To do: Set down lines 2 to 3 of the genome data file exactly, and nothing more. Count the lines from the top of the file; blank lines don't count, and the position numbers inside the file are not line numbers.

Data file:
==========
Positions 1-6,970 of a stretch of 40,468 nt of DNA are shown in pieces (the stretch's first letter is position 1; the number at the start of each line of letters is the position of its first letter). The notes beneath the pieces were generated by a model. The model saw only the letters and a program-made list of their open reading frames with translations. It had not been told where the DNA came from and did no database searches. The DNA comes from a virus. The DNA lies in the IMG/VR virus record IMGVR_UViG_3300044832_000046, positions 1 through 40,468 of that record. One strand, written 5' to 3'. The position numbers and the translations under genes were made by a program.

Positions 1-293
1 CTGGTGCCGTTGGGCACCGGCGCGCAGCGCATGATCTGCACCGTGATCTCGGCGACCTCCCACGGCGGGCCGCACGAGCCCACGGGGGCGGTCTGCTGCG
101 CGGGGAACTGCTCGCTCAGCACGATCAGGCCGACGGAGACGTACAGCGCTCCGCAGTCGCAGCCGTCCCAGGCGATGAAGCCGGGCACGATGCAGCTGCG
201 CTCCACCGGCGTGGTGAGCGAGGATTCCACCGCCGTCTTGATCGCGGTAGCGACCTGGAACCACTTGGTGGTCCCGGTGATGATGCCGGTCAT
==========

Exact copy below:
Positions 1-293
1 CTGGTGCCGTTGGGCACCGGCGCGCAGCGCATGATCTGCACCGTGATCTCGGCGACCTCCCACGGCGGGCCGCACGAGCCCACGGGGGCGGTCTGCTGCG